Wednesday, March 16, 2016

Buying Potatoes

Has this happened to you?:

At the supermarket you are confronted with an endless array of potatoes. You try to think which one does what, which one has most resistant starch, which one is best for boiling...well, here's the solution. It's not that hard.


Nearly 6 months after this blog post appeared, I received this email, please keep in mind as you read the rest!

I came across your blog, specifically an article entitled “How to Buy Potatoes,” and its filled with inaccuracies – some are noted and explained below.

-Most potatoes found in grocery stores come from storage; storages can hold potatoes for over a year if necessary  (potatoes go through a process called suberization which takes about a month – the tubers give up excess moisture and go into a dormancy state where the skins thicken up and the lenticels close – after that it’s a controlled atmosphere environment that keeps them in this state) – The fall crop or storage crop, comprises about 91% of fresh potato volume in the nation – mostly harvested between August 1st and October 15th and provides potatoes throughout the winter months and into summer.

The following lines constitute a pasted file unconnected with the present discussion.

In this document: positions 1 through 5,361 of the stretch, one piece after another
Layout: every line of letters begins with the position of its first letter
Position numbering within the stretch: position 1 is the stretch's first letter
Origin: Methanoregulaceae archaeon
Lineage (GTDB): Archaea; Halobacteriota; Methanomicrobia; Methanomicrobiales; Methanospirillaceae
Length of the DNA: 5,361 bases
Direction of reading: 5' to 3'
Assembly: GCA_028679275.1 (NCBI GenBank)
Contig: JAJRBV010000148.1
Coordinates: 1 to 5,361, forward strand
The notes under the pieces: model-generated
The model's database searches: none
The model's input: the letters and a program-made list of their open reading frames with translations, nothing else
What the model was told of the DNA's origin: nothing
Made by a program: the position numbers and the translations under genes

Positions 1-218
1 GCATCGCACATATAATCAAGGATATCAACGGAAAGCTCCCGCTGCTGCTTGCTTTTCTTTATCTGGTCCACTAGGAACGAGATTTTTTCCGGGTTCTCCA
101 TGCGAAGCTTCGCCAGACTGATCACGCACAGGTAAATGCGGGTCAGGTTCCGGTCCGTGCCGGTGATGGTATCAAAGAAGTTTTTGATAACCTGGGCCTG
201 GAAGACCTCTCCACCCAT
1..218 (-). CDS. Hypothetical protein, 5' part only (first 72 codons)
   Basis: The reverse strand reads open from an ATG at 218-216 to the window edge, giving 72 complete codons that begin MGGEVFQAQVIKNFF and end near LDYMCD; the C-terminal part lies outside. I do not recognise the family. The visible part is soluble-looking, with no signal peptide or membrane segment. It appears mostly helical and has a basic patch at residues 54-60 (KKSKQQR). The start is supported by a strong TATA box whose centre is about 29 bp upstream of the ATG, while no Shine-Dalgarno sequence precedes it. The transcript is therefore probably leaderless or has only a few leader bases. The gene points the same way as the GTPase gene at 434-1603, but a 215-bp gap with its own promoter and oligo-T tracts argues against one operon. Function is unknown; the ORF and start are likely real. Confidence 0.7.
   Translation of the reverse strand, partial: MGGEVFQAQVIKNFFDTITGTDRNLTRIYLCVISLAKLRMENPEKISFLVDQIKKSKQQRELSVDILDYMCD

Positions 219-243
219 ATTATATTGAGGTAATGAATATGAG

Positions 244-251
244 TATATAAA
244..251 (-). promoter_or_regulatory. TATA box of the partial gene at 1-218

-The processes that take place in commercial storages are much more complex than your two sentence analysis; it’s a process that involved multiple experts and technologies
-light causes potato greening – research chlorophyll biosynthesis
-there are no validated claims that potatoes get more or less nutritious while in storage – the article you linked from 1997 is focused on processing potatoes, not fresh market potatoes – there is a difference in how the two categories are stored/handled/etc.
-Blue/purple are not a major potato type – russets are top, followed by reds, yellows, and whites
-yellow potatoes are not considered “all purpose” – in fact, they are rapidly gaining market share in the nation as gourmet potatoes
-russet not russett – check your spelling
-“marketing tricks” – “Potato distributors are just as sneaky as potato chip distributors”  - ?? sounds a bit conspiratorial on how you’ve presented it – marketing potatoes is a very low margin/high volume industry which really doesn’t provide funding for marketing tricks